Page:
Dear Esther interview with creator Dan Pinchbeck

Dear Esther

Originally released as a Source engine mod in 2008, Dear Esther is an experimental first-person game in which players traverse an uninhabited island, discovering voiced-over letter fragments along the way.

A few years ago, former DICE employee Robert Briscoe decided to remake the game with the support of creator Dan Pinchbeck. Now Dear Esther is garnering quite a bit of attention, including a nomination for the Seumas McNally Grand Prize at the 2012 Independent Games Festival.

With the official Steam release just a week away (February 14), Pinchbeck spoke with GamerNode about the design process, the benefits of remaking Dear Esther, and the state of videogame development.

Dear Esther

GN: Dear Esther has been described as something that blurs the line between a true video game and an interactive experience. Was there a conscious effort to challenge those pre-conceived classifications, or did that naturally emerge throughout the development process?

DP: Not at all. The original mod grew out of a research project that was looking at FPS design, as part of a doctorate I did on FPS games, and I’ve always seen it as belonging to that history, that genre. You often read or hear stuff about story and those core loops of gameplay being antagonistic, and I just don’t buy that – both work to create a larger orchestrated experience, and that’s what really counts – the only question is: “is this experience a good one?” You use whatever you need to create the right mood, emotional state, set of responses in the player, whether that’s tweaking weapon damage or scripting a sequence, or creating a soundtrack or whatever. The best games are those which integrate all of these elements seamlessly. So in Dear Esther, we’re still focused on the same thing, delivering a great experience, but we’re just using a slightly different recipe to do that. We’re using the same techniques and tools, just in a different way.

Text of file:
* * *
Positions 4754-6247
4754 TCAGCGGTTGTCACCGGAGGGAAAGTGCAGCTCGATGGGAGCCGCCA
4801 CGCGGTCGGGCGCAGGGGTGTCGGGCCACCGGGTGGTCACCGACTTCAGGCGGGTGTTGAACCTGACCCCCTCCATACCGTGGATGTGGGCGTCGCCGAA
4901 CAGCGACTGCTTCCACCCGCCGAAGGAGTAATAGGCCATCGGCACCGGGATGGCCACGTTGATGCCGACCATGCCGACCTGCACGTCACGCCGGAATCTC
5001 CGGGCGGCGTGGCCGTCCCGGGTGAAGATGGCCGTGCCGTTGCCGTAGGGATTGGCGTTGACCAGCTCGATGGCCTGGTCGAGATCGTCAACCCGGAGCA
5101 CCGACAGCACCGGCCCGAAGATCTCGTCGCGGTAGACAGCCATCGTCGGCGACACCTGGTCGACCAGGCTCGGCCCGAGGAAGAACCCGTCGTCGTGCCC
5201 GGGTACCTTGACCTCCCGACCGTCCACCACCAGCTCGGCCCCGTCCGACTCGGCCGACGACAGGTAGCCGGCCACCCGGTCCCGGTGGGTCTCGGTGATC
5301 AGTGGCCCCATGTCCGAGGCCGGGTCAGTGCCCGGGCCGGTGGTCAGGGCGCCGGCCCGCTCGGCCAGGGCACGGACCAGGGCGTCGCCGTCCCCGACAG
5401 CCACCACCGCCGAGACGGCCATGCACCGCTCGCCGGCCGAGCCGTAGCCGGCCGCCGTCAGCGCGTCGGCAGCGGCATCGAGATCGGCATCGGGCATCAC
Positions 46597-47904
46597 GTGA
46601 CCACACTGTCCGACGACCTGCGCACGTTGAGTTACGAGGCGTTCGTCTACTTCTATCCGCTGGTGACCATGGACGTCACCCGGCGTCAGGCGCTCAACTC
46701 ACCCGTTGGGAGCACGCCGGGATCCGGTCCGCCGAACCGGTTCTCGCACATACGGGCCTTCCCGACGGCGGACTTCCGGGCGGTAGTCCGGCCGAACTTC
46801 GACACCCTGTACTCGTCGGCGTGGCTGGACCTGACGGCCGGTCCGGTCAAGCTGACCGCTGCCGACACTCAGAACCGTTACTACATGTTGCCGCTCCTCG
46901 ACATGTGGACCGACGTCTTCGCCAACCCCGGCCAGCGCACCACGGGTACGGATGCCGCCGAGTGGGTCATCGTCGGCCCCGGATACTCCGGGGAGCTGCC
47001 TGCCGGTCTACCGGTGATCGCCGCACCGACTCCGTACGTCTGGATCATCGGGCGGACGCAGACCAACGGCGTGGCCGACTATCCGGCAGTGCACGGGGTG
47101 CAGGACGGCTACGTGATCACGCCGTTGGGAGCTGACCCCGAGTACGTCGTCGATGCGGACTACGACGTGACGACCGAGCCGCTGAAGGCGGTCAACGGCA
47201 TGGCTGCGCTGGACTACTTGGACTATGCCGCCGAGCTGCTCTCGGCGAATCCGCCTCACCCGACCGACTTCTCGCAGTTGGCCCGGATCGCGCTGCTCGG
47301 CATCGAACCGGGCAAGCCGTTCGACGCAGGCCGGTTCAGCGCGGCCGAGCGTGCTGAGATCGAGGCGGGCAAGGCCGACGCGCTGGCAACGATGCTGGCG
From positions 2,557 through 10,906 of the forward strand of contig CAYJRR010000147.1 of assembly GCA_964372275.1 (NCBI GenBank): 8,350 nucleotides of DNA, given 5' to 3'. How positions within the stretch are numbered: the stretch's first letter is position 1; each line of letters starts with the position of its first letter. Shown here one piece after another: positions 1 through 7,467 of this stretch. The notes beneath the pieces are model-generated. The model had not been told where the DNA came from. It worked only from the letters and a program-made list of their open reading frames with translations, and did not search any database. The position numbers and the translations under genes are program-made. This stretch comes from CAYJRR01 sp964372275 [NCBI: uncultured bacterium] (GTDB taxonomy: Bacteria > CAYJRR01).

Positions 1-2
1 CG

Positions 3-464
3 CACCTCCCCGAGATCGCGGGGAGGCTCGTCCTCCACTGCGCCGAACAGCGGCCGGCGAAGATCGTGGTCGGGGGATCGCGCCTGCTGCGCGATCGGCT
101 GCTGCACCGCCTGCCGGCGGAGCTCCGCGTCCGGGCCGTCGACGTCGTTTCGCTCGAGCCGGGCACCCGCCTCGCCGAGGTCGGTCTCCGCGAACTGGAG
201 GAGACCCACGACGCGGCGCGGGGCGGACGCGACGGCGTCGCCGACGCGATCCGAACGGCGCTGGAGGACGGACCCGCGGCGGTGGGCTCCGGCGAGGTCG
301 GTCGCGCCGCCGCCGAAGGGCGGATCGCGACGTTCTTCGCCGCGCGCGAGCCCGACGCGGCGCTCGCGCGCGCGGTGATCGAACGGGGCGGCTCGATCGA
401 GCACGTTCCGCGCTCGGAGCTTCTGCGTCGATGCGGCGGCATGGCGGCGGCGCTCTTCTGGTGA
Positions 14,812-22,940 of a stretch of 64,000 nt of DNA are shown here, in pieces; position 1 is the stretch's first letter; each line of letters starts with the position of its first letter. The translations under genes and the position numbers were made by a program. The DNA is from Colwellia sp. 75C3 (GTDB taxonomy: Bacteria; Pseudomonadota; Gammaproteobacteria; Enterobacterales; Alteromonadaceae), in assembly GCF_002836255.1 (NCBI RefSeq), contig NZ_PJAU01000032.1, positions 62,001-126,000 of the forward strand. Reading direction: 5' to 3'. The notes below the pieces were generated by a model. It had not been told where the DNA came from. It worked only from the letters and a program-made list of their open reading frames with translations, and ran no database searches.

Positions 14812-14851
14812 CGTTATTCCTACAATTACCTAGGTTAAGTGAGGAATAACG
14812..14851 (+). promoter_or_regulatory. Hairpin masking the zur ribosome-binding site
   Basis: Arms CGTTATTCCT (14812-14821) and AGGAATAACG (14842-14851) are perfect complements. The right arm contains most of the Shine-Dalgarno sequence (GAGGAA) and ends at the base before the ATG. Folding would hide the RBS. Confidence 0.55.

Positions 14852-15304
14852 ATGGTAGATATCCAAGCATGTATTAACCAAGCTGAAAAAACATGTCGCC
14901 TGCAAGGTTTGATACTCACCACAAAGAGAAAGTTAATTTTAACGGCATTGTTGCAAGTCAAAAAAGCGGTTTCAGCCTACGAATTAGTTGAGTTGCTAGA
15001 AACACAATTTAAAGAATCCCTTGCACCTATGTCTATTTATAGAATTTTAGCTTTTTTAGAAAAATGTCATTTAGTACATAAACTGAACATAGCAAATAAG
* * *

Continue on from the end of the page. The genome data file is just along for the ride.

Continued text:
But there was never an agenda about breaking boundaries, or pushing the medium forwards or any of that. I don’t really buy a lot of that talk, and I certainly don’t have a problem with FPS games. What’s great about games at the moment is there’s a massive diversity of things you can experience, more than is often credited, and for me, Dear Esther sits within that. It’s a really interesting case study I guess, for one of the directions you can push gaming into that’s different from the mainstream. But that’s not saying you have to, or even that it’s important to, just that it also seems to work.